Flavor Flav Explains Why Rap Music Is Much More Dangerous Now
Thirty-five years ago, Public Enemy released a classic album It Takes A Nation Of Millions To Hold Us Back. The Def Jam Records LP contained the video single “Night Of The Living Baseheads,” which was a stylish and clever indictment on drug use, particularly crack cocaine—which was an epidemic during that decade.
Chuck D’s 1988 lyrics took issue with using and selling drugs. He raised awareness with passages like: “The problem is this, we gotta’ fix it / Check out the justice, and how they run it / Selling, smelling, sniffing, riffing / And brothers try to get swift and / Sell their own, rob a home / While some shrivel to bone / Like comatose walking around / Please don’t confuse this with the sound / I’m talking about.” However, Public Enemy battled addiction at home.
In 2019, P.E.’s Flavor Flav admitted that even during the making of “Night Of The Living Baseheads,” he was gripped by addiction. “Around that time, I was going like 180 miles per hour with that drug sh*t, with that coke and crack sh*t. That was one of the worst mistakes that I could’ve really ever made with my life, experimenting with drugs,” he told Vlad TV over three years ago. “I got to the point where I was spending like $2,300 to $2,500 per day on coke and crack. And I did that sh*t for six years straight. Do the math. That’s a lot of money, bro.” In that interview, Flav alluded to other band-mates battling similar vices.
This month, Flavor Flav appeared on DJ Akademiks’ Off The Record podcast. There, the radio DJ-turned-renowned Hip-Hop hype-man shares that same monetary figure regarding cocaine usage. “I was my best customer,” Flav says, admitting that he also sold drugs while immersed in addiction. “I guess God wanted me to live. He knows I’m a mouthpiece to the world. So I feel like God let me live through that so that I could teach people about the mistakes that I made. And hopefully, [they] won’t get on them. Drugs are easy to get on and hard as hell to get off of.”
The conversation, which extends past the video clip, expands to commentary about Rap’s changing narrative. “Back in the days, when we used to make drug records, we used to talk about sellin’ drugs, and talkin’ about who can make the most money off of drugs, you know—who was ballin’,” he says after the 12:30 mark in the full podcast, as well as the video clip embedded. “It was a competition thing to all of the hustlers. But now, [in] today’s music, we’re talking about doin’ drugs. There’s a big change within the music or within the lyrics of our music. It’s giving younger kids the wrong idea. The reason why is younger kids emulate [things] we do. Everything we do, a younger kid is looking up to us, and they’re gonna wanna be like us.”
Flav says that while some things have changed, other perils remain. “A lot of kids today is getting on Xanax, is getting on Molly’s, and Percocets, and still got the coke thing goin’ on; we still got the hard rock crack thing goin’ on now today, and the whole nine.” Akademiks expresses surprise to learn that smoking crack is still happening. Flavor Flav doubles down though. “What? Come on. Crack has been in existence since 1974, and it’s gonna always be in existence until we die.” Flav’s 1974 date aligns with research held by the U.S. Department of Justice.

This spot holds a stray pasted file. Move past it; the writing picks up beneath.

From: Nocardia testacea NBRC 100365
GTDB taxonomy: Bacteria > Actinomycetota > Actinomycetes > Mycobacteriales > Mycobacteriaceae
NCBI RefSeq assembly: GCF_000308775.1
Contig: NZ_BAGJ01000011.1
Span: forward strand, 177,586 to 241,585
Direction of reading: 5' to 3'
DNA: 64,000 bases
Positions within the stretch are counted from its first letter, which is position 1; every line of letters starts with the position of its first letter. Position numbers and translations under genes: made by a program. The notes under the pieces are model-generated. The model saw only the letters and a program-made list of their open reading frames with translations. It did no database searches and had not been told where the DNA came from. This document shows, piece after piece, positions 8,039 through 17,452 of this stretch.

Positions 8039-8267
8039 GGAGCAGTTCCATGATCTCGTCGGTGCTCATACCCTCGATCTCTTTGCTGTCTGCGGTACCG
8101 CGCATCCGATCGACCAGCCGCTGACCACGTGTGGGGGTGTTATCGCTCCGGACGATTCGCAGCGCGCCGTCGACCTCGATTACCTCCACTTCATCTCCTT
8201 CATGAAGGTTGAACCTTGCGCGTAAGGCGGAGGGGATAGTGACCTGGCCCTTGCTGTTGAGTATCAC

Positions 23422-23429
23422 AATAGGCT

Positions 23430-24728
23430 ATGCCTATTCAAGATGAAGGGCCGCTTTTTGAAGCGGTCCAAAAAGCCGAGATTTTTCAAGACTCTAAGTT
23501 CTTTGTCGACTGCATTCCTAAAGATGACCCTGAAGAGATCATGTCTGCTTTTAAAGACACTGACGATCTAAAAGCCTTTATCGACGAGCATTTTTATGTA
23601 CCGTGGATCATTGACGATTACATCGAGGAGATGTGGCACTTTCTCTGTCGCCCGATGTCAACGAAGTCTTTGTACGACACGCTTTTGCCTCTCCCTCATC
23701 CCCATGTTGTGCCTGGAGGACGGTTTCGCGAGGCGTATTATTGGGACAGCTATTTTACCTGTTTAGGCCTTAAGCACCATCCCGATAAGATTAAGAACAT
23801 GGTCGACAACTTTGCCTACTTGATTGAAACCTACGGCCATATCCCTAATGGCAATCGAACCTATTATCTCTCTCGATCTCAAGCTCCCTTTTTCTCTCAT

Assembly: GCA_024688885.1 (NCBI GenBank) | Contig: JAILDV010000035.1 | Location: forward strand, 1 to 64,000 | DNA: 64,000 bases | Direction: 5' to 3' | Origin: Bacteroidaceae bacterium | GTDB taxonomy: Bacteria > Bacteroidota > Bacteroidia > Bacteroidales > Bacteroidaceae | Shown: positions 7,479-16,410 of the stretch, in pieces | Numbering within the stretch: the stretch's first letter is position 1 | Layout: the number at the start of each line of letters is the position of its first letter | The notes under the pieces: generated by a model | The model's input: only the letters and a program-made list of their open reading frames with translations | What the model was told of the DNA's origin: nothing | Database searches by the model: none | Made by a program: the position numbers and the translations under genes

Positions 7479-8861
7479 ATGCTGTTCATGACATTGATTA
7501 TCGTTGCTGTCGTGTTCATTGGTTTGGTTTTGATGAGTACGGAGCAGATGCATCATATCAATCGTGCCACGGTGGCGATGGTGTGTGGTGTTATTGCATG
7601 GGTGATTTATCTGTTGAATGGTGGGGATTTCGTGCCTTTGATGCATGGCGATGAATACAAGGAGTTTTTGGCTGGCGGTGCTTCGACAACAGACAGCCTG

During the interview, Flavor Flav condemns the trend of glamorizing narcotic use. “Today’s society ain’t shaming drugs; [they are] claiming drugs. And I want to try and reverse the process, because I know what [addiction] did to me and my life, and it didn’t do my life good,” he says. The Grammy-winning artist adds, “Through drugs, I lost a lot. I didn’t gain a lot; I lost a lot. You don’t really gain too much by doin’ it. You can gain a whole lot by sellin’ it—if you’re not using it and if you don’t get caught sellin’ it—but you’ll lose a lot if you’re sellin’ it and using it. Because at the end of the day, God don’t like ugly. He don’t like ugly, and he don’t want us teaching the younger kids about what we do today with drugs, and alcohol, and sh*t like that.”
For years ago, MC-turned-podcaster Joe Budden called out one of Rap’s biggest stars for allegedly glorifying drug use, despite no longer using. “I didn’t wanna tell nobody I stopped drinking lean because I felt then they’re gonna be like, ‘Oh, his music changed ’cause he ain’t drinking lean no more. Oh, I can hear it when he changed’…But it just be hard when your fan [are] so used to you being a certain kinda way, a certain persona. You be afraid to change,” the platinum artist told Genius‘ Rob Markman in early 2019. In an interview with Rolling Stone‘s Charles Holmes that same month, Future reacted to Juice WRLD crediting Future with why he used lean. At the end of that very year, Juice WRLD died from a drug overdose. “The way that my brain interprets the man that inspires an entire generation to do something, and then isn’t man enough to tell that same generation that he no longer does it…The way that I interpret that kind of man; that’s not a man,” Joe Budden shared. The Slaughterhouse MC has previously been open about his own addictions.
Last year, Public Enemy’s Chuck D joined KRS-One, Kurtis Blow, and others to launch the union, Hip-Hop Alliance. This month, Flavor Flav self-released a new single, “Hands Up In The Air.” The song blends EDM production with Flav doing crowd work.